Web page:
The Different Stages of The Dramatic Career of Shakespeare

It is conceivable to do complete credit to Shakespeare’s multifaceted genius in the little time we have at our disposal. Shakespeare’s name has become synonymous with immortality. In the realm of literature, he is often recognized as the greatest dramatist of all time. Aside from him, no other dramatic actor has been able to reach the heights he has attained.

Shakespeare was living in a civilization that exalted self-realization, self-respect, and the courage of one’s convictions and actions, among other things. A powerful drive sets the stage for his dramatic events, which are triggered by his characters’ intense individuality and dynamic behavior. As the Renaissance spreads across Europe, so does the intensity of his plays reflect this expansion.

Periods In Shakespeare's Literary Art

Shakespeare’s Dramatic career spans 24 years, from 1588 to 1612, and is divided into four acts. It is estimated that he has authored almost 37 plays and 154 sonnets during this time span. The growth of his dramatic career can be divided into four distinct periods or stages, which can be distinguished from one another.

The First Stage: The Period of Apprenticeship

The first stage is as follows: “In the Workshop” refers to the first stage of the process. This stage or period encompasses the years 1588 to 1595. The plays for the theatre were only slightly modified during this period, but Shakespeare did write some histories, comedies, and tragedies, including Henry VI part II, Henry VI part III, Richard II, Comedy of Errors, Loves Labour’s Lost, Two Gentlemen of Verona, A Midsummer Night’s Dream, Titus Andronicus and Romeo and Juliet. These performances plainly demonstrate that the hand of a skilled apprentice, rather than a master, was at work. Without a doubt, he outperforms his fellow trainees.

The Second Stage: The Comic Period

The second stage is defined as the period between 1595 and 1601. Dowden refers to this stage as being “In The World.” Some of the greatest comedies and historical plays of all time were created during this time period. As a result, this period could be referred to as the Comic period. The Merchant of Venice, The Taming of the Shrew, Much Ado About Nothing, As You Like It, The Merry Wives of Windsor, Twelfth Night, King Jhon, Henry IV-part I, Henry IV-part II, and Henry V were all written during this time period by Shakespeare. During this time period, Shakespeare’s blossoming brilliance began to open up and develop. He saw the world as it was, and his imagination opened his eyes to the reality around him. He began to comprehend the world, men, and the character of human beings.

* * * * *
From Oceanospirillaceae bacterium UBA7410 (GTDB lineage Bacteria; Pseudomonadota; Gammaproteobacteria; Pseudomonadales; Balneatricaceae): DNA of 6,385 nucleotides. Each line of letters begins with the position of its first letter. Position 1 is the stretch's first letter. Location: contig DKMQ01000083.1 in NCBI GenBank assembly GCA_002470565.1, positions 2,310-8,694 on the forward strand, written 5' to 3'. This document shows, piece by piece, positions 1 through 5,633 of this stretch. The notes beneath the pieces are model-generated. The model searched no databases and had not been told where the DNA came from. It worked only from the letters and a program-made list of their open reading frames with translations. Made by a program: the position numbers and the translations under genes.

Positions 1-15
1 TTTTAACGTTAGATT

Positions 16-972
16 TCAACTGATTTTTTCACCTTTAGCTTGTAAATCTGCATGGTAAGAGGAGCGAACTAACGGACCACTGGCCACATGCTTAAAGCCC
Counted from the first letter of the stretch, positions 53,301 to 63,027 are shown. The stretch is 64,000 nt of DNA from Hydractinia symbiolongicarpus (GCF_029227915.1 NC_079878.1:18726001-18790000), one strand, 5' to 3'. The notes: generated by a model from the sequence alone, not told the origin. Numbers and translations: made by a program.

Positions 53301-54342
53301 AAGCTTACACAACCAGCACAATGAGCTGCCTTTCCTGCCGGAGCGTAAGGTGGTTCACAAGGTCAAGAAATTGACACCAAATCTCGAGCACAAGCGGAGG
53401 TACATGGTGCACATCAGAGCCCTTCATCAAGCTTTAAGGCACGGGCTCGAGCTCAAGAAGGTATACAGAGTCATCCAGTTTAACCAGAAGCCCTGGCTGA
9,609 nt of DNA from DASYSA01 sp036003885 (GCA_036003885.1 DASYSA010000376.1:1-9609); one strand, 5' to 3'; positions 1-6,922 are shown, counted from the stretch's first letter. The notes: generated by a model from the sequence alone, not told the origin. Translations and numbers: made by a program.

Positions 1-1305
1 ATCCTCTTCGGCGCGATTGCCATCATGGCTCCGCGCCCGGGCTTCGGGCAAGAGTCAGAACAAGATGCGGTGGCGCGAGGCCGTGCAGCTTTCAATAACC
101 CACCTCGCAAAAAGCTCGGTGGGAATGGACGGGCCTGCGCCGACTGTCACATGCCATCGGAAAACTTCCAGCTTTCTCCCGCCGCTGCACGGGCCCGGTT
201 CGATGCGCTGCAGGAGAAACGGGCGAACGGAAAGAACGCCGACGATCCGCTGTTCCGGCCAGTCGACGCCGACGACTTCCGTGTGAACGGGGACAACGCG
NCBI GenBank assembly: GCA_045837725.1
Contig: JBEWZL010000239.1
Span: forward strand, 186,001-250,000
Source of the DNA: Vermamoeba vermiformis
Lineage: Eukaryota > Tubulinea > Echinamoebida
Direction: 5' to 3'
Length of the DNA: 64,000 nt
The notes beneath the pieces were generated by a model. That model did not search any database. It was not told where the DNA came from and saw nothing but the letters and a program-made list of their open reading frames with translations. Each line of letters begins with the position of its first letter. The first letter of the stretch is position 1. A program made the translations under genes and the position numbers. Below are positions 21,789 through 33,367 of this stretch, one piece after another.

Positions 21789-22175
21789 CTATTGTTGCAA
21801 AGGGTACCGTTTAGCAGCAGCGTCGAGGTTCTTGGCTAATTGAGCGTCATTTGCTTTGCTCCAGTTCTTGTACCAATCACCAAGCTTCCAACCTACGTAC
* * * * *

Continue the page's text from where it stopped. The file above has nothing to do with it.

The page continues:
The Third Stage: The Tragic Period

The third stage runs from 1601 to 1608 and is the most recent stage. “Out of Depths” is the moniker that Dowden has given to it. During this time period, four famous tragedies, namely Hamlet, Othello, King Lear, and Macbeth, as well as three Roman plays, namely Julius Caeser, Antony and Cleopatra, and Coriolanus, were written, among other things. Additionally, he penned other comedic plays, including All’s Well That Ends Well, Troilus and Cressida, and Measure for Measure. These comedies are not light and amusing, but rather somber and caustic in their tone. As a result of this period, Shakespeare lost interest in light-hearted and exciting events from life or history, and instead focused on the human heart, revealing the hidden weaknesses and worthiness of human nature. This is why this era is referred to as “Coming Out of The Depths.”

The Fourth Stage: The Culmination Period

The fourth stage is comprised of the years 1608 to 1612. This phase is referred to as “On the Peak.” This is the phase in Shakespeare’s dramatic career that is known as the romantic period.  The three romantic comedies Winter’s Tale, Cymbeline, The Tempest, and Timon of Athens as well as a part of Pericles were written during this time period. Shakespeare’s theatrical prowess had reached its pinnacle at this point. He had now triumphed over the trials and tribulations of life. These turbulences and tribulations had shaped him into a wise, calm, and generous man. In this period, you will find yourself in a state of quiet self-possession, resignation, and reconciliation. 

In his final plays, Shakespeare aspires to a total regeneration, to a complete dismantling of the old vessel and a recasting of it into something completely new. His goal is to show the healing process as completely and convincingly as possible, and in doing so, to build the “Final phase of the tragic pattern.”

Conclusion

We can claim that Shakespeare possessed a remarkable imagination as well as the ability to comprehend fundamental concepts. His accomplishments were all over the place. There are 37 plays and 154 sonnets in total that he has written, all of which are one-of-a-kind in their own way. He is a maestro of tragedy, comedy, and tragi-comedy in equal measure. In the same way that he is unequaled in tragedy, he is unsurpassed in humor. His plays contain a great deal of variation. The majority of people find something or other that appeals to them.

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